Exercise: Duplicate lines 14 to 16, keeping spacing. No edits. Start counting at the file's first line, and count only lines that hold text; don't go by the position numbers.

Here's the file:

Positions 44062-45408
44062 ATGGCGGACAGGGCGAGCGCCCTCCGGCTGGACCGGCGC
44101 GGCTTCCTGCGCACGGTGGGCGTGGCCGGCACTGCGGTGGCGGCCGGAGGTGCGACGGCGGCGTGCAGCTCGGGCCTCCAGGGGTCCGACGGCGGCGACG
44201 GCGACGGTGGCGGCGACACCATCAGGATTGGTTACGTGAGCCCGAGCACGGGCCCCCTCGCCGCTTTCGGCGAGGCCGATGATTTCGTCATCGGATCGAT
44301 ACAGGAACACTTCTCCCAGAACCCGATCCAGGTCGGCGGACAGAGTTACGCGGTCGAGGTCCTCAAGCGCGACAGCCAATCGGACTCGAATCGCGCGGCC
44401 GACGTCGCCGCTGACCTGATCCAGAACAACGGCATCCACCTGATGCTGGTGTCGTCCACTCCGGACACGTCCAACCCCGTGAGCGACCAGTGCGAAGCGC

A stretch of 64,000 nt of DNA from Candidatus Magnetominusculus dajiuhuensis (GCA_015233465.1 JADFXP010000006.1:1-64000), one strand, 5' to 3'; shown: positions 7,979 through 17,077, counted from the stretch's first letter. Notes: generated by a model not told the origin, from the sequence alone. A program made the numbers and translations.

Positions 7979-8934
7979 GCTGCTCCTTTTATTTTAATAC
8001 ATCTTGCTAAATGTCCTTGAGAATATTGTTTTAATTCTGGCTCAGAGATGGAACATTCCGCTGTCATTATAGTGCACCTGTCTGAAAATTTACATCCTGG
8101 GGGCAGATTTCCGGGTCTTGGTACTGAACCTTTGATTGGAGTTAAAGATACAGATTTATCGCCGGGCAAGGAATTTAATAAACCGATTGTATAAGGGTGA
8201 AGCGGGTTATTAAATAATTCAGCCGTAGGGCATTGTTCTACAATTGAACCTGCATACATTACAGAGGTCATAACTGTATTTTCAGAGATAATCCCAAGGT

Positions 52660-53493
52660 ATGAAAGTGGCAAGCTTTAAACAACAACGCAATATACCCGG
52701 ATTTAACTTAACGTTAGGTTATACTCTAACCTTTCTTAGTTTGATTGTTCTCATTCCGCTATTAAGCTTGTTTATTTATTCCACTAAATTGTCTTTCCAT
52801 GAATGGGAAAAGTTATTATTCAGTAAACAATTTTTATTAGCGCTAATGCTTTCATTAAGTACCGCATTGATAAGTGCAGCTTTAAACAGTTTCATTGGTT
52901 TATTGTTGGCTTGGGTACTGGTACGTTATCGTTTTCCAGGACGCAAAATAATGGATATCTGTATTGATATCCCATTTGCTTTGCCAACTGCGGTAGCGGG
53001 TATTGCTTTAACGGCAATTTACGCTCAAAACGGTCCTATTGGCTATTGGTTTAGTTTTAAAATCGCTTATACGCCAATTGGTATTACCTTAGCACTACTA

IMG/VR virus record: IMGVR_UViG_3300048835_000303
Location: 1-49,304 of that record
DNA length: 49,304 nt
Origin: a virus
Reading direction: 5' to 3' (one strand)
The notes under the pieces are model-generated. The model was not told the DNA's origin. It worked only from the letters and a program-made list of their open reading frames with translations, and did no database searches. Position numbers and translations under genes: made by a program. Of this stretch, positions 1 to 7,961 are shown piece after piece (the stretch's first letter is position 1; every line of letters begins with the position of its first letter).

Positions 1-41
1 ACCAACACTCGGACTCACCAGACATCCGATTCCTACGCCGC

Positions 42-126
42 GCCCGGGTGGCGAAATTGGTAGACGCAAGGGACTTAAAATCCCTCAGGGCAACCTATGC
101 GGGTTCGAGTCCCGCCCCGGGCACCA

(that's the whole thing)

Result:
52660 ATGAAAGTGGCAAGCTTTAAACAACAACGCAATATACCCGG
52701 ATTTAACTTAACGTTAGGTTATACTCTAACCTTTCTTAGTTTGATTGTTCTCATTCCGCTATTAAGCTTGTTTATTTATTCCACTAAATTGTCTTTCCAT
52801 GAATGGGAAAAGTTATTATTCAGTAAACAATTTTTATTAGCGCTAATGCTTTCATTAAGTACCGCATTGATAAGTGCAGCTTTAAACAGTTTCATTGGTT